There were 1692 patients who underwent pulmonary resection for lung cancer between January 2008 and December 2015. The following exclusion criteria were applied: lung cancer other than NSCLC, clinical stage IB–IV, incomplete surgical resection, wedge resection, no mediastinal lymph node dissection, and preoperative induction treatment. The remaining patients were those with clinical stage 0–IA NSCLC who underwent radical anatomical resection (lobectomy or segmentectomy) and systemic lymph node dissection at Tokyo Medical University Hospital. Among them, 720 patients for whom AI processing using their chest CT was successfully performed were enrolled in this study. We randomly assigned 480 and 240 patients to the derivation and validation sets, respectively. A consort diagram of patients included in the study was shown in Fig. 1. We reviewed the medical records of each patient for preoperative clinical information including TNM stage. The TNM stage was determined according to the eighth edition of the TNM classification of malignant tumors. The comorbidities included diabetes mellitus, cardiovascular disease, chronic obstructive pulmonary disease, cerebral disease, autoimmune disease, interstitial pneumonia, and asthma.
Patients were examined at the 6-month intervals for the first 2 years and 1-year intervals on an outpatient basis, with the aim of continuing follow-up for 10 years after resection. Follow-up evaluations included physical examinations, chest radiography, and blood tests. Chest and abdominal CT scans were performed every 6 months in the first 2 years and annually from the third year. Further evaluations, including brain magnetic resonance imaging and bone scintigraphy, were performed when the symptoms or signs of recurrence were observed. Positron emission tomography/computed tomography (PET/CT) was performed when appropriate. The date of recurrence was defined as the date of histologic proof or the date of identification based on clinicoradiologic findings by a physician.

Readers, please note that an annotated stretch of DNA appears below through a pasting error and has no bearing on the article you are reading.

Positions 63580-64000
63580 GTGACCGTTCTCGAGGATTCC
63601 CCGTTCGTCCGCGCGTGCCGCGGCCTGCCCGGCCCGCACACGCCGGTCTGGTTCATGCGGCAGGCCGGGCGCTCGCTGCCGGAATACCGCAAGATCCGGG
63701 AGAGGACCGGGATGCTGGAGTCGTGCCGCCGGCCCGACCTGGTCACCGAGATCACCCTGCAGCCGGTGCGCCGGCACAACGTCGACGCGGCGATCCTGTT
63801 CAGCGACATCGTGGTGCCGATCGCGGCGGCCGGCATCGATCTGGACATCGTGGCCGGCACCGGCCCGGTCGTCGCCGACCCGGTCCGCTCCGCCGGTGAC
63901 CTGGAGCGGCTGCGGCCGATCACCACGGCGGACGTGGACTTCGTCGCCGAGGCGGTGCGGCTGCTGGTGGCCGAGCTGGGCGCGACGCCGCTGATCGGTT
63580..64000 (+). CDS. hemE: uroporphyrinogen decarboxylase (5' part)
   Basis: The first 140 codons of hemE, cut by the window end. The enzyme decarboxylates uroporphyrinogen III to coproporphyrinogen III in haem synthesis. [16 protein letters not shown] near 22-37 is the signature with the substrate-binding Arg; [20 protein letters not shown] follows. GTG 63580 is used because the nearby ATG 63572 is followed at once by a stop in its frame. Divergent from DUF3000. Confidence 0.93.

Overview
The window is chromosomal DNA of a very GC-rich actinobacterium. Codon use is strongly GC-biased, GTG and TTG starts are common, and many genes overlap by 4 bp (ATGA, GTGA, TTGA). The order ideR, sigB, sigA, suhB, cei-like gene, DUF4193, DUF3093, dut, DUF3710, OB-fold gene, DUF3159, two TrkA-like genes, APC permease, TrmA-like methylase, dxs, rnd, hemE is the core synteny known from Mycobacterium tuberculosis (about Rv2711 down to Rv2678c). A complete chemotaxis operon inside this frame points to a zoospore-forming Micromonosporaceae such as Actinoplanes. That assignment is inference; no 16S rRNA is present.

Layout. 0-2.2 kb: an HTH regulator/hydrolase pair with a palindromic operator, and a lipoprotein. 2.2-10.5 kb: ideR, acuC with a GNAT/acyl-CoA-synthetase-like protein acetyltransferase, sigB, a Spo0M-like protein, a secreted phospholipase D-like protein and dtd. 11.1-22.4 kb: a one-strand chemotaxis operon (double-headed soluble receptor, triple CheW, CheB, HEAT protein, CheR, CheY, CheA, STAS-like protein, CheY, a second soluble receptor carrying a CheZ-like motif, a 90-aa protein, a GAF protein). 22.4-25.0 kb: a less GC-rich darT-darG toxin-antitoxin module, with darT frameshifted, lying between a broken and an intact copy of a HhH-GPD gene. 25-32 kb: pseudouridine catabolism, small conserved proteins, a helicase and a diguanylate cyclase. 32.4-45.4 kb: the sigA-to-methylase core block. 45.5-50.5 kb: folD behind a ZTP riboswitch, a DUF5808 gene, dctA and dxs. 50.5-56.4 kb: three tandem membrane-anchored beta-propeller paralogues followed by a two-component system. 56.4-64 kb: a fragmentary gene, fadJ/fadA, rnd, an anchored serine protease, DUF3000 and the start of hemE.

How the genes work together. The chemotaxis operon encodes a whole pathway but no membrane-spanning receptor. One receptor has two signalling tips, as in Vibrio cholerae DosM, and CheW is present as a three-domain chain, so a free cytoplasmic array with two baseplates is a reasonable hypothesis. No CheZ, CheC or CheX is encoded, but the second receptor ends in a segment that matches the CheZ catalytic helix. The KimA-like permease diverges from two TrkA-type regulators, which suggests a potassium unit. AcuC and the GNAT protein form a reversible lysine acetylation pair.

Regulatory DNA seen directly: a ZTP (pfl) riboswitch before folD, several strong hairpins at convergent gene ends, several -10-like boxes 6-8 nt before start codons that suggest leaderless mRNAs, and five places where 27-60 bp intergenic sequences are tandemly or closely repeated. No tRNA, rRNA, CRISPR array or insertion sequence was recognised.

Radiological evaluation of primary tumor
All patients in this study underwent preoperative high-resolution CT and three-dimensional CT lung modeling. Helical CT images (1.25-mm-thick) were obtained from the whole lung. The whole tumor and solid-part sizes were preoperatively measured by two experienced thoracic radiologists (Dr. R.M. with 14 years and Dr. J.P. with 30 years of experience in chest CT interpretation, respectively). The solid-part size was defined as the maximum dimension of the solid component of the lung window, excluding the ground-glass nodules.
Radiomics and AI imaging analysis of CT images